As promised, the first post on our behind-the-scenes series is about address validation. This is the process through which we check that all addresses in Postcrossing are (to the best of our knowledge) correct and complete.
“Red alert! Red alert! I think that one over there is missing the postal code!”
Addresses are one of the most important things in Postcrossing. Wrong or incomplete addresses would result in postcards being delayed or not delivered, and general unhappiness – which we would like to avoid.
There is specialized software to process addresses of course, but it’s either dodgy, specific to a country or just crazy expensive for our size. So, we chose to do this task ourselves, splitting the job between Paulo, Vicki and I.
Each one of us picked a set of countries according to our strengths and learnt the UPU address format of those countries by heart. Most countries have their own format – and some are much simpler than others. We use this knowledge to go over thousands of addresses per week, spotting invalid ones, or just rearranging the order of the elements on the address. Most of the time, addresses will be read by automated sorting machines, which expect them to be written in a certain way. So if every address is formatted as UPU recommends, everything will go faster!
What makes an address invalid? Lots of things:
- Parts might be missing: name, postal code, country name, etc.
- The address might be written exclusively in the local script (Chinese, Thai, Cyrillic), making it hard to write for people who don’t understand that alphabet or those without a printer.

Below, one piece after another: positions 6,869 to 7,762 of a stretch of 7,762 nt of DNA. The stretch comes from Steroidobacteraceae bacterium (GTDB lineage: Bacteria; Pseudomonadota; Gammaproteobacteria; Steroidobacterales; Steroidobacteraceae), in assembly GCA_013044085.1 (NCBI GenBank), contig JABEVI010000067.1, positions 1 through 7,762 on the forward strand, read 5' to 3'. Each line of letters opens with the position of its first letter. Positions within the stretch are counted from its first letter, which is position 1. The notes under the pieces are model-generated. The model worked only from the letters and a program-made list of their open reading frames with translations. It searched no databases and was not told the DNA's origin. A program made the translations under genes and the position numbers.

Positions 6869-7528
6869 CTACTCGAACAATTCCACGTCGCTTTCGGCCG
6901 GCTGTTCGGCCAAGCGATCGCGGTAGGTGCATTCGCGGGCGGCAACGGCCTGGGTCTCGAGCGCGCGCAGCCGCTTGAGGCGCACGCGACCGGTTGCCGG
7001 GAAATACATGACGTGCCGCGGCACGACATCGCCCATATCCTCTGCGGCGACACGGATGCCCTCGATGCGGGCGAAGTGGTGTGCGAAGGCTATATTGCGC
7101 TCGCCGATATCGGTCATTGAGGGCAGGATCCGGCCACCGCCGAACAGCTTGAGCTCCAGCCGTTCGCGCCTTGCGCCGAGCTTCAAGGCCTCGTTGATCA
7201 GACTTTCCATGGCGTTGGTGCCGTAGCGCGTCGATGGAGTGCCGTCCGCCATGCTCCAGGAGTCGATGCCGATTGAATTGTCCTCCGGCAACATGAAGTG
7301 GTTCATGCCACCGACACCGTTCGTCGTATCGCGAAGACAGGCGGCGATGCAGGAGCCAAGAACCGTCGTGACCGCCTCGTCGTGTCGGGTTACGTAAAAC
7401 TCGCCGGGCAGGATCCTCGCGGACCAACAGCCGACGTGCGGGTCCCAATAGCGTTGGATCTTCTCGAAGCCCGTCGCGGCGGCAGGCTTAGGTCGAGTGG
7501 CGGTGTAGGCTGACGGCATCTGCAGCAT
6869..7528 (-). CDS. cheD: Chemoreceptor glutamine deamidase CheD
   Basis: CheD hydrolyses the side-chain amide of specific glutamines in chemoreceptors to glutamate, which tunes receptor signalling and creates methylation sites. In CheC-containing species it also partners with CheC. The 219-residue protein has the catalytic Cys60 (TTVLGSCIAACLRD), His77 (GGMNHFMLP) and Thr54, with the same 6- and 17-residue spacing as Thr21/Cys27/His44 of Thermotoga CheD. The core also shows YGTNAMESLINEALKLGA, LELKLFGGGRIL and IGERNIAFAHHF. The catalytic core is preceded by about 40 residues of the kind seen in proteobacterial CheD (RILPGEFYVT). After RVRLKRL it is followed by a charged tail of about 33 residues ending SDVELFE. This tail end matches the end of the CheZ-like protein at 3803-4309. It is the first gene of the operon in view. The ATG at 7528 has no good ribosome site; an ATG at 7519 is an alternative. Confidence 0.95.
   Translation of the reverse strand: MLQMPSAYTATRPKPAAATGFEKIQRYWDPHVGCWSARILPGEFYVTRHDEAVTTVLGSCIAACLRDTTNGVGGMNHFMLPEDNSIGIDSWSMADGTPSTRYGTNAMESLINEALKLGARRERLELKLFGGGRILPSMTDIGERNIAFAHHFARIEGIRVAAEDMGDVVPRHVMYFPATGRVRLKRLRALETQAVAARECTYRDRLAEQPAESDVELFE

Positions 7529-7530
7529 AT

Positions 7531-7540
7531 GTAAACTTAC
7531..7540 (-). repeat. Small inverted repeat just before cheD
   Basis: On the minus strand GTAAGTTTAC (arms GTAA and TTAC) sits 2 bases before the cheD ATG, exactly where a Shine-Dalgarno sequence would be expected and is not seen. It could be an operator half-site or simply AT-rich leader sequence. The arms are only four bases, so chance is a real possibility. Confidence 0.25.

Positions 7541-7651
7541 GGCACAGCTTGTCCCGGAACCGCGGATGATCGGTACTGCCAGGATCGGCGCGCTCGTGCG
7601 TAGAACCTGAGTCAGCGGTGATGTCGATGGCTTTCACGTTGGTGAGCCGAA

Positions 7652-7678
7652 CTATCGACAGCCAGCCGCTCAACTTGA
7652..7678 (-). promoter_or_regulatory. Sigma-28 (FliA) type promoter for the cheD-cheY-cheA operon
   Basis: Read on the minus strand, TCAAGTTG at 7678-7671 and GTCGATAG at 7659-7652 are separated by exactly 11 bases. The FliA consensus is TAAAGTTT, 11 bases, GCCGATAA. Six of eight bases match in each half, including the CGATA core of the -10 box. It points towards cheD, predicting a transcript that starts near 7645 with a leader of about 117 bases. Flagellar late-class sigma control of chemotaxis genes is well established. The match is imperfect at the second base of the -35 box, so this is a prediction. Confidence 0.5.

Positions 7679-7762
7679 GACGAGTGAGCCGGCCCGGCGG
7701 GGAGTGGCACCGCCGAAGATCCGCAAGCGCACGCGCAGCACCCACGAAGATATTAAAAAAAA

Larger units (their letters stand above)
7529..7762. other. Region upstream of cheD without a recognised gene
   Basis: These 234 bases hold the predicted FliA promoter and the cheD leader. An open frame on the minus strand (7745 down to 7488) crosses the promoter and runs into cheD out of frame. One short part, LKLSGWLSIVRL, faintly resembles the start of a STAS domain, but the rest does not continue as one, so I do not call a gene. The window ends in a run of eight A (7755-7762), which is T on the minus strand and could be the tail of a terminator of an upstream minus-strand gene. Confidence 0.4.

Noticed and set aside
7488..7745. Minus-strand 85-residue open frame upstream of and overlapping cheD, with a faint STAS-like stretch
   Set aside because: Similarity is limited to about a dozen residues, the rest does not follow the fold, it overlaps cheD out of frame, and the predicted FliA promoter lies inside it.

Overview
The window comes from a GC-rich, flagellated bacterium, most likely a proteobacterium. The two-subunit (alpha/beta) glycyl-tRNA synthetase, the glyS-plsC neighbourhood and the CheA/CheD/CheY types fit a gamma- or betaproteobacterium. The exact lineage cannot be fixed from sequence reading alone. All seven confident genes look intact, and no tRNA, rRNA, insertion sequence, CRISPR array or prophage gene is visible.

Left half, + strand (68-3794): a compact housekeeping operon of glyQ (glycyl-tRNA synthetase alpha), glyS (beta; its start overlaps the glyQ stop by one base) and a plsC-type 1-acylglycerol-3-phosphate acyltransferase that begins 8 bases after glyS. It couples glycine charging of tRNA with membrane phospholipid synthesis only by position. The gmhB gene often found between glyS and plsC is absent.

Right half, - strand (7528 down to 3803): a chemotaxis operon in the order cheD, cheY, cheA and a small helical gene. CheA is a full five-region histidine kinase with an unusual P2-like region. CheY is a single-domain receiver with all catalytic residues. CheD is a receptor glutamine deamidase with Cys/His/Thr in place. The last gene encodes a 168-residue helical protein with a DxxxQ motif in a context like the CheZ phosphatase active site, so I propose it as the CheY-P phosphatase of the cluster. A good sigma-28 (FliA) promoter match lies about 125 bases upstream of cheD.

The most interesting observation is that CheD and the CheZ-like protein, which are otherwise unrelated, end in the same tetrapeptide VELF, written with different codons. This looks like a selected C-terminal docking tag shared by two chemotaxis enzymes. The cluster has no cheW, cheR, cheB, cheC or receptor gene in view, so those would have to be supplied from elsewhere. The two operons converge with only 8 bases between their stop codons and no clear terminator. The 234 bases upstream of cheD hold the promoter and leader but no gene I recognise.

- The address might be completely translated into English – which is usually a bad idea. For non-Latin scripts, transliteration works better and faster in our experience.
- The address might not match the account’s location/country.
Technology helps with the last item on that list, because we can usually match your IP address to the location you’re signing up from. For instance, if a member with an IP address in Canada is opening an account in Fiji … something might be wrong, and we have to look into that. :)
A few postal operators also provide a list of all valid postal codes for their country, giving us the ability to automatically detect typos or invalid postal codes.
“Let’s just add the country name here at the bottom… I think it’ll help!”
The whole process of validating addresses has been streamlined over the years, but it still takes quite a bit of time, since every single new address needs to be checked and validated. We’ve been doing it for so long that by now we can tell at a glance whether an address is valid, incomplete or just in a strange order. We might not find all the problems – but we do spot lots of them!
Plus, we’ve learnt many nice things in the process too! For instance, did you know that an address in China should be written from the biggest component (province) to the smallest one (adressee) if written in Chinese characters, but the other way around if written in Latin characters? Or that there are no street names in Japan? Or that every house and building has its unique postal code in Singapore? It’s amazing!
I think that’s it for addresses, so I’ll leave you with one last tip: make sure that you write the address on your postcard exactly as it is shown – it’s already optimized for that country!
I hope you liked this first post on our behind-the-scenes series – we’ll get cracking on the next one! :)